For humans, being a bartender is pretty easy. You serve drinks to people who want drinks. But for a robot, working out who wants a drink and who's just hanging out at the bar isn't so easy.
Researchers at Bielefeld University are trying to teach a robot bartender named James how to tell the difference between a thirsty patron and one who's not interested. To do so, they're asking humans to step into its shoes and look through its eyes.
"We taught James how to recognise if a customer wishes to place an order," said Jan de Ruite, who runs the research group building the bartender-bot. "We asked ourselves how a human bartender solves the problem and whether a robotic bartender can use similar strategies."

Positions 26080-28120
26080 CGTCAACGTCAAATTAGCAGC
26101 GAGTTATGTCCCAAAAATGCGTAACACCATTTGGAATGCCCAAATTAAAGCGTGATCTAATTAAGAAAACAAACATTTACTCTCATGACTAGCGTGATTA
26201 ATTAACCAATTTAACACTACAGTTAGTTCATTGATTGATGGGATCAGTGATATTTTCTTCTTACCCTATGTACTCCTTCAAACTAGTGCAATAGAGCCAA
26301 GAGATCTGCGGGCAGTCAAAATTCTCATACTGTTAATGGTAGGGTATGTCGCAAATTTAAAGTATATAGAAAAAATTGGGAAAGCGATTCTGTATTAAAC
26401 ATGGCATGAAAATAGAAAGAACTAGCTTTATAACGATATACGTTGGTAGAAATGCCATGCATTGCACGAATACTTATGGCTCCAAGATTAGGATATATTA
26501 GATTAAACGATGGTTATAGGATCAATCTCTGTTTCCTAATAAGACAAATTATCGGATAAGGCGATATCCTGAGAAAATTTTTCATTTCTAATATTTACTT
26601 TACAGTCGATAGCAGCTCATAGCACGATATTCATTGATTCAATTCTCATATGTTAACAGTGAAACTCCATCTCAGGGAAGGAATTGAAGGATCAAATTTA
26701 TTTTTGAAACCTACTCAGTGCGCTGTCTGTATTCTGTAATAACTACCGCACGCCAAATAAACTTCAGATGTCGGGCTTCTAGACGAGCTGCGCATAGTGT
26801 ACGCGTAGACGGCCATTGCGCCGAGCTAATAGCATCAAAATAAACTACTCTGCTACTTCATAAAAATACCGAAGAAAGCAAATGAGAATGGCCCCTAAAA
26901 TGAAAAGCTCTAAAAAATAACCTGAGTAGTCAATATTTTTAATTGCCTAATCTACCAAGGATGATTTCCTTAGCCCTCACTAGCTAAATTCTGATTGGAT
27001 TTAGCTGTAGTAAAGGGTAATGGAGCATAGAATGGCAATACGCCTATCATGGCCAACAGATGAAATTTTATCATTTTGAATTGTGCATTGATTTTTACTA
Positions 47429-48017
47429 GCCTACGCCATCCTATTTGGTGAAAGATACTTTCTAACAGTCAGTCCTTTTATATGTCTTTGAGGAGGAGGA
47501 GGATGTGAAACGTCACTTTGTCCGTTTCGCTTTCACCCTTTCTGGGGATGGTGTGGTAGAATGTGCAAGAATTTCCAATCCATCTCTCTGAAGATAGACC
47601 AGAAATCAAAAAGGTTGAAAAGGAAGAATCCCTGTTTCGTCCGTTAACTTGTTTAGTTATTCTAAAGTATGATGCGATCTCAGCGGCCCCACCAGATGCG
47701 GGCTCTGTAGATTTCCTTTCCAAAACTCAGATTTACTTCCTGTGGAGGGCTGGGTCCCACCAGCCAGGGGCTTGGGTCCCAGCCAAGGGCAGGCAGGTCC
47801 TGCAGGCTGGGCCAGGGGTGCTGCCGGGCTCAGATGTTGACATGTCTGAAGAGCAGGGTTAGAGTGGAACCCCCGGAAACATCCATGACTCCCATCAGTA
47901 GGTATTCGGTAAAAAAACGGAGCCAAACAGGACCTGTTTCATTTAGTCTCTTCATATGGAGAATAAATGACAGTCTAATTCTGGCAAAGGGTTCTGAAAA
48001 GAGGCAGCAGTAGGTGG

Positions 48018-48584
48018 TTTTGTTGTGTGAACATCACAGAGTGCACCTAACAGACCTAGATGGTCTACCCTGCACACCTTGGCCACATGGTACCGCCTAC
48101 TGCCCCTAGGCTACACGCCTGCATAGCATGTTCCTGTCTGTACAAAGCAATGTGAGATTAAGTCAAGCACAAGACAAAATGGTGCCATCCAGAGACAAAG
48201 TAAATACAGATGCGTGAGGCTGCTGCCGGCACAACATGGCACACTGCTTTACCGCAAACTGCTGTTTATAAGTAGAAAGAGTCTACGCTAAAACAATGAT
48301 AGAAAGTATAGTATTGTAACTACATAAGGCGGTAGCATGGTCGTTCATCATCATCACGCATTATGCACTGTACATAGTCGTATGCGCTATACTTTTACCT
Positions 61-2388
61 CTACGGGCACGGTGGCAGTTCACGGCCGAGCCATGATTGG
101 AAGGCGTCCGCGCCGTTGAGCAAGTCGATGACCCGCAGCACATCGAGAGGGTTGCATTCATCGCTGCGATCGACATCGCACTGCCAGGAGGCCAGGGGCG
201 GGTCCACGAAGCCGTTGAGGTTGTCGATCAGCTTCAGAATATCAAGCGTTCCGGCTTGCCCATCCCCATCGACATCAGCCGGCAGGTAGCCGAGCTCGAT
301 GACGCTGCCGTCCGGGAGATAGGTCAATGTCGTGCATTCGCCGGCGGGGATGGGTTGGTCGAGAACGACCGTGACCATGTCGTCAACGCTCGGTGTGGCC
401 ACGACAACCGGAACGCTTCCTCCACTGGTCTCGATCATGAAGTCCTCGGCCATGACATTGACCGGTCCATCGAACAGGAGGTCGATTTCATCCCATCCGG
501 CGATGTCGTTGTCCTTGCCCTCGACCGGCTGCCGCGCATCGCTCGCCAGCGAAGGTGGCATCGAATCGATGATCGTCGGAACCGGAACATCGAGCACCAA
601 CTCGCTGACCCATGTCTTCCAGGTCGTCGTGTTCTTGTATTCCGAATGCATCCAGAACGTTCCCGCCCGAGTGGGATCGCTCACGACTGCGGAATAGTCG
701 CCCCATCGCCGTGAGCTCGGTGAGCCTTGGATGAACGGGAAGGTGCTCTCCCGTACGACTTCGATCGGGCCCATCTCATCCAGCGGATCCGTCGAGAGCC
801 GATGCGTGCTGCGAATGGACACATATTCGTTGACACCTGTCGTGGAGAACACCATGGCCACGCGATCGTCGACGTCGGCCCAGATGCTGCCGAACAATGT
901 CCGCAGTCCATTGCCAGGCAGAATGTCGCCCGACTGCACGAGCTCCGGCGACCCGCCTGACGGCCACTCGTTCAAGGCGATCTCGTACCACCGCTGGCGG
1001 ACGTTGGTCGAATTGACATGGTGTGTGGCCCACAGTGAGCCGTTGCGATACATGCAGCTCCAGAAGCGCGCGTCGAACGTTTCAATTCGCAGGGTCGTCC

That could mean proximity to the bar, the angle they're turned towards the bar, whether they're speaking, and more.
To prioritise all that information, the team performed an experiment in a mock bar. Information was collected by the robot and presented to a volunteer sat at a computer in another room, who then had to choose the robot's response. It continued until the customer left or a drink was served.
Turns out that not all signals are equal. "Customers wish to place an order if they stand near the bar and look at the bartender. It is irrelevant if they speak,' says Sebastian Loth, co-author of the study. Once it's clear that the person wants to place an order, however, body language becomes unimportant. "At this point, the participants focussed on what the customer said,"
Loth added: "This is applicable to all service robots and many other applications."
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